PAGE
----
Paulson Says Pollution Could Overwhelm China as Cities Expand

Coal pollution and global warming in Linfen China
A man wears a mask as he rides a bike to work in the polluted town of Linfen.

Former U.S. Treasury Secretary Henry Paulson said China’s leaders are serious about tackling environmental problems yet could be overwhelmed as hundreds of millions more people flock to cities in coming decades.

China’s leaders “care about climate change and they understand it and are seriously working on it -- that’s the good news,” Paulson said Thursday during an event in Seattle. “The bad news is they’ve taken all kinds of actions, but they’ve been blown away by the explosive, breakneck growth.”

Paulson has been traveling the globe to promote his latest book, “Dealing With China: An Insider Unmasks the New Economic Superpower.” He has said Asia’s largest economy is “running out of steam” and risks a “day of reckoning” if leaders don’t adopt a new model for municipal finances.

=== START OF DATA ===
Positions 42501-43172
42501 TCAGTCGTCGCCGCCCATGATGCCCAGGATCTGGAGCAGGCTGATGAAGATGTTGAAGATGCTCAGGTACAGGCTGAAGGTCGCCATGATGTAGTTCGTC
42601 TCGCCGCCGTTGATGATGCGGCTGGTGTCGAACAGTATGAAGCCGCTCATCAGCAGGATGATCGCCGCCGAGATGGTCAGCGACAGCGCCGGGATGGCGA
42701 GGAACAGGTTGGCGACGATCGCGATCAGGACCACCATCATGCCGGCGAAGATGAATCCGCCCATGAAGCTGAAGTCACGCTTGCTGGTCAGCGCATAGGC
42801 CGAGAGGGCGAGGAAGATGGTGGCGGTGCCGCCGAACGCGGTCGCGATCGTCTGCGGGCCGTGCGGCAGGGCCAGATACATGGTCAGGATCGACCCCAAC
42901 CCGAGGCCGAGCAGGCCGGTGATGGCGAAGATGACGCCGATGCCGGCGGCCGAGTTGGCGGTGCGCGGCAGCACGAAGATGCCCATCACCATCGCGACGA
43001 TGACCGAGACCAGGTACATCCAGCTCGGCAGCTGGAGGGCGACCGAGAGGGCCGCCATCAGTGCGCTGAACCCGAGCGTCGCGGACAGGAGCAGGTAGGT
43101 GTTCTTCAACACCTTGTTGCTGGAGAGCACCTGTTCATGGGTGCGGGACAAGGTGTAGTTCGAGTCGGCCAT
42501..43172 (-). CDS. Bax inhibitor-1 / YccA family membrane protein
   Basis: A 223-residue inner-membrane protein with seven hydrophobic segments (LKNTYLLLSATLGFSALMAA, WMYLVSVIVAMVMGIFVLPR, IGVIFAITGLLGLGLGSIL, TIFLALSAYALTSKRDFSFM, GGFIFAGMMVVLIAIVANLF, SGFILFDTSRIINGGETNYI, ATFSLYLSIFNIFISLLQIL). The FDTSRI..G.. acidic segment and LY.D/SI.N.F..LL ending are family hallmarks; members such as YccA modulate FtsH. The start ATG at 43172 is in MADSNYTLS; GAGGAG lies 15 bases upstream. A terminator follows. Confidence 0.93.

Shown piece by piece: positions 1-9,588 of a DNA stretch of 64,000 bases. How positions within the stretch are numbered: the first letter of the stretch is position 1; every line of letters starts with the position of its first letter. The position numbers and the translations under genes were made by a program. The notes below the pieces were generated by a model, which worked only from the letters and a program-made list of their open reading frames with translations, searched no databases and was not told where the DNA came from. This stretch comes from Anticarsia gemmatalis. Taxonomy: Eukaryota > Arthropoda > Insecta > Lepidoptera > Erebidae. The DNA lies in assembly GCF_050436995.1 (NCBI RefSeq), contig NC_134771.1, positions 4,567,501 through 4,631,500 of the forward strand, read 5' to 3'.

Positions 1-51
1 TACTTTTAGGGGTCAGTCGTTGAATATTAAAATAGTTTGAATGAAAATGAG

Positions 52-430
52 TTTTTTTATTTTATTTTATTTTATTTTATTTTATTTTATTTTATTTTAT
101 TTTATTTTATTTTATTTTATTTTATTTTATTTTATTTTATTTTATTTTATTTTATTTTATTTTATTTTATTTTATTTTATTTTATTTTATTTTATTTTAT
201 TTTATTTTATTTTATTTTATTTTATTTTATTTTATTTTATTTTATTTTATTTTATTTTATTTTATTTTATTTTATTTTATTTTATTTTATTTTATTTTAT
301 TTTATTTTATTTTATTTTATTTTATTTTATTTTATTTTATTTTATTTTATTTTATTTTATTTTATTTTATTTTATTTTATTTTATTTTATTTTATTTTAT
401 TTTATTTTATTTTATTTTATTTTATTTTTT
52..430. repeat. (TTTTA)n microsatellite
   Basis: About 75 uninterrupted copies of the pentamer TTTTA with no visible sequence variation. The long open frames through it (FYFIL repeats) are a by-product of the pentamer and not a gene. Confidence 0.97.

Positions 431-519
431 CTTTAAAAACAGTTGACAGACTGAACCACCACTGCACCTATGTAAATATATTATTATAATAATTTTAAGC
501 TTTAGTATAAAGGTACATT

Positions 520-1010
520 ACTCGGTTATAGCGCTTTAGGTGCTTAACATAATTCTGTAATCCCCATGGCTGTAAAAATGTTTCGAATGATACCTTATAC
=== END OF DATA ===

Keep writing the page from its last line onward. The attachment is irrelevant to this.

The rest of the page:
The book also addresses environmental challenges facing the country. On Thursday, Paulson called China’s urbanization policy “broken” because it creates pollution and stress. He estimated that the number of people in cities there could surge by 300 million over the next 25 years from about 650 million now.

“The dirty air is killing people,” Paulson said. China’s leaders “don’t believe the Communist Party will stay in power unless they make progress” on pollution, he said.

Paulson, 69, was chairman of Goldman Sachs Group Inc. before serving as Treasury secretary under President George W. Bush from 2006 to 2009. He appeared in conversation Thursday with Microsoft Corp. Chief Executive Officer Satya Nadella.

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